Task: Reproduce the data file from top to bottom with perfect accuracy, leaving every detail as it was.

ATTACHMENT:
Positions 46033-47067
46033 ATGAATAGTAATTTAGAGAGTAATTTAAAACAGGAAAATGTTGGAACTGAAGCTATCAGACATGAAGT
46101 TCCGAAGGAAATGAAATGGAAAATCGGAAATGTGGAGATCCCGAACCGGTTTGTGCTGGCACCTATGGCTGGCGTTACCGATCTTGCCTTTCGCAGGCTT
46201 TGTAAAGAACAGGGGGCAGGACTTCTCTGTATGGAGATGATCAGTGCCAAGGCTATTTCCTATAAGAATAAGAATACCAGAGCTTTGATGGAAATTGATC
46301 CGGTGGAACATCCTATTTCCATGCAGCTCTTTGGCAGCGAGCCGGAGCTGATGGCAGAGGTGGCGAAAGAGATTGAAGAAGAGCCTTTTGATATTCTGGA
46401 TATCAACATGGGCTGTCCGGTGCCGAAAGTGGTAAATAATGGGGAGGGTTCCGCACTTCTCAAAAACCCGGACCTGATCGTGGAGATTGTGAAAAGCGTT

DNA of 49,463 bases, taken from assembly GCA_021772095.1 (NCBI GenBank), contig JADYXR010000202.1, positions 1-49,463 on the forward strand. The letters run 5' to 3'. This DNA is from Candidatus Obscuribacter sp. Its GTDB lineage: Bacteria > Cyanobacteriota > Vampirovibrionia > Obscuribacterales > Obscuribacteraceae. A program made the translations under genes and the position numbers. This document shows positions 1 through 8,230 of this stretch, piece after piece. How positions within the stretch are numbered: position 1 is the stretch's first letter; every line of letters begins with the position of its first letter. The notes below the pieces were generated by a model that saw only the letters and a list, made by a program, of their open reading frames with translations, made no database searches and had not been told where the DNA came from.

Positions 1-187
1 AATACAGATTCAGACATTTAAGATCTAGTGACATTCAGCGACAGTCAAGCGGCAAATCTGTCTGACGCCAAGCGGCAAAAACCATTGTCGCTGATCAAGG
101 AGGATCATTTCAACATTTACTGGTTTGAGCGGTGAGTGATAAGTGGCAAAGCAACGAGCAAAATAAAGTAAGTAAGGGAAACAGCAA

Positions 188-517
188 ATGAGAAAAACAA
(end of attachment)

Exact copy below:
Positions 46033-47067
46033 ATGAATAGTAATTTAGAGAGTAATTTAAAACAGGAAAATGTTGGAACTGAAGCTATCAGACATGAAGT
46101 TCCGAAGGAAATGAAATGGAAAATCGGAAATGTGGAGATCCCGAACCGGTTTGTGCTGGCACCTATGGCTGGCGTTACCGATCTTGCCTTTCGCAGGCTT
46201 TGTAAAGAACAGGGGGCAGGACTTCTCTGTATGGAGATGATCAGTGCCAAGGCTATTTCCTATAAGAATAAGAATACCAGAGCTTTGATGGAAATTGATC
46301 CGGTGGAACATCCTATTTCCATGCAGCTCTTTGGCAGCGAGCCGGAGCTGATGGCAGAGGTGGCGAAAGAGATTGAAGAAGAGCCTTTTGATATTCTGGA
46401 TATCAACATGGGCTGTCCGGTGCCGAAAGTGGTAAATAATGGGGAGGGTTCCGCACTTCTCAAAAACCCGGACCTGATCGTGGAGATTGTGAAAAGCGTT

DNA of 49,463 bases, taken from assembly GCA_021772095.1 (NCBI GenBank), contig JADYXR010000202.1, positions 1-49,463 on the forward strand. The letters run 5' to 3'. This DNA is from Candidatus Obscuribacter sp. Its GTDB lineage: Bacteria > Cyanobacteriota > Vampirovibrionia > Obscuribacterales > Obscuribacteraceae. A program made the translations under genes and the position numbers. This document shows positions 1 through 8,230 of this stretch, piece after piece. How positions within the stretch are numbered: position 1 is the stretch's first letter; every line of letters begins with the position of its first letter. The notes below the pieces were generated by a model that saw only the letters and a list, made by a program, of their open reading frames with translations, made no database searches and had not been told where the DNA came from.

Positions 1-187
1 AATACAGATTCAGACATTTAAGATCTAGTGACATTCAGCGACAGTCAAGCGGCAAATCTGTCTGACGCCAAGCGGCAAAAACCATTGTCGCTGATCAAGG
101 AGGATCATTTCAACATTTACTGGTTTGAGCGGTGAGTGATAAGTGGCAAAGCAACGAGCAAAATAAAGTAAGTAAGGGAAACAGCAA

Positions 188-517
188 ATGAGAAAAACAA